Letters from Midgard
Wallowing in Obscurity
I was in class when John Kennedy was shot. The principal of my elementary school came on the intercom and told us what had happened. Kennedy was not liked in my household, but I still received a stern lecture from Pop about this. He wanted to be sure I understood that this was not a good thing, that decent people didn't do things like this or approve of them, regardless of politics. A few years later, Pop woke me in the middle of the night to tell me that Robert Kennedy had been shot. He repeated the essence of his previous lecture, which annoyed me at the time: I had gotten the message very clearly the first time around.
1968 was a particularly bad year for notable people. I had one classmate who thought the killing of Dr. King was a good thing, and another who laughed when George Wallace was shot. I concluded that I should stay away from these kids. What other important things might they not know or understand?
The thing that bothers me today, though, is that I remember the names of all of the shooters. And it's not just their names I remember: I remember their middle names. Middle names play significantly in parts of our American South, but for most of us, they are rarely disclosed in public without some specific reason. Big-time shooters, however, seem to be an exception, whether they shoot well-known public figures or a roomful of private people living private lives. We get the full name from the media, and we get it over and over and over until we never forget it.
Of course, we also get the photo. Very soon after the event, some particular picture becomes the canonical image, with perhaps a small number of well-known peripheral images. When Norway discovered last year that it, too, had homicidal maniacs, we heard the long-form name and saw the picture. Even here on Patheos, right there on the front page, we saw it. We saw it there for weeks, as I recall.
Oddly, the media are sparing us the middle name of the Aurora shooter. I don't know if this is because he doesn't have one, or if his First Name - Last Name tag somehow got traction in the press before anyone discovered his middle name. Meanwhile, a very few photos of him are already vying for the top spot on websites around the world. You have probably already seen what will eventually become his canonical image.
For the next several weeks, we will have lead articles with any little scrap of new information about this guy in its first paragraph, followed by all of the older stuff in a push-down editing style. In other articles that should be much more clearly labeled as commentary, we will hear the standard nonsense solutions to this kind of problem. Here at Patheos, we will see articles rationalizing some "higher purpose" into pain and suffering.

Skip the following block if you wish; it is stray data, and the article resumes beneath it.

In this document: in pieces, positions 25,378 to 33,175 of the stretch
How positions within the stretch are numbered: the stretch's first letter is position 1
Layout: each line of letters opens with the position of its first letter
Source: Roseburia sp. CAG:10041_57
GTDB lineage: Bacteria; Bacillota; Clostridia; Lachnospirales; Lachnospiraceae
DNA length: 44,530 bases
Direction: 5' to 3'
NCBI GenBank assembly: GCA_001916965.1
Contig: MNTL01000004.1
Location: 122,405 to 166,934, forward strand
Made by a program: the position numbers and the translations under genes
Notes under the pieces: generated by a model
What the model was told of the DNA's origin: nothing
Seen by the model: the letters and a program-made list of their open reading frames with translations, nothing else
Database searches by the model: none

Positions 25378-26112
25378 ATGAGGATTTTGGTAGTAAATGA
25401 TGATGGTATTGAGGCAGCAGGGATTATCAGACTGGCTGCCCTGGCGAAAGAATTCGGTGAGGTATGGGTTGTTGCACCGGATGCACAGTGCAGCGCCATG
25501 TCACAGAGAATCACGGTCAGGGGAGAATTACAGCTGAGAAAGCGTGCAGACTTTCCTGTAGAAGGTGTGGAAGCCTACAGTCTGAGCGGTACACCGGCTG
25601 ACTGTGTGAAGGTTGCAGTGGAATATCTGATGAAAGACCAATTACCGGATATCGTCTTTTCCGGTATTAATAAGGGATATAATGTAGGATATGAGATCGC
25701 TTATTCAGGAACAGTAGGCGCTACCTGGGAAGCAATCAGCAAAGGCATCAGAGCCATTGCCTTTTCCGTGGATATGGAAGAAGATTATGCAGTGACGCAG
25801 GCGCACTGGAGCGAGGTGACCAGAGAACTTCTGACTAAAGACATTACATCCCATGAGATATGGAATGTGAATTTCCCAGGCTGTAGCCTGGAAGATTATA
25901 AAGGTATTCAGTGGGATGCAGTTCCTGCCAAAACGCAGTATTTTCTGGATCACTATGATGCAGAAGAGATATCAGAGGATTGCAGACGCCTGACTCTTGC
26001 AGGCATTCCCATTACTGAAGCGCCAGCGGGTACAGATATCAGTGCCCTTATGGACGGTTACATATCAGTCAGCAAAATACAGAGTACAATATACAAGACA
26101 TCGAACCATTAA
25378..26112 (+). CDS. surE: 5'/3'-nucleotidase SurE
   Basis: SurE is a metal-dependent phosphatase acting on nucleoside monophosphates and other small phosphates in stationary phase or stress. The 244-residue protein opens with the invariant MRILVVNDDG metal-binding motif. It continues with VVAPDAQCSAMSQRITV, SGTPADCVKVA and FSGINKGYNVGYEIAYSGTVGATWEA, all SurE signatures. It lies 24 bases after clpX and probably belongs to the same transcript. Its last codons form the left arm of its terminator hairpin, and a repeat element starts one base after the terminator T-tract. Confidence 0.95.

I am not so foolish as to think this kind of thing can be utterly precluded, but there are some things we can do about them. First, we can remind our media providers by every means possible that news is not entertainment, and they and everyone else must stop treating it as such. They can hire and promote people who understand this, not breathless twits and condescending morons like John Blackstone of CBS. Also, we can ask ourselves if our moral foundations, whether legal or religious, actually do anything for us that can realistically be called good, or if they just create or enable other problems in the name of something stupid.
There is something else we can do. I remember hearing this suggestion back in the '60s. Apparently, no one was listening, or perhaps everyone who mattered either retired or forgot: get these names and pictures off the front page as soon as possible. Emulate the Governor of Colorado: refuse to say the killer's name! It may be impossible to know what these murderers actually want, but if there is even a chance that fame, or infamy, is it, we must not give it to them. Neither can we give any hope of it to those who might come after them. Make it clear that such people will wallow in obscurity. Their deeds may be remembered, but they themselves will be forcefully forgotten forever.
Steven Thor Abell is a storyteller and the author of Days in Midgard: A Thousand Years On, a collection of original modern stories based on Heathen myths. As of 2013, he is also Steersman of the High Rede of The Troth.
Abell's column, "Letters from Midgard," is published on occasional Thursdays on the Pagan channel. Subscribe via email or RSS.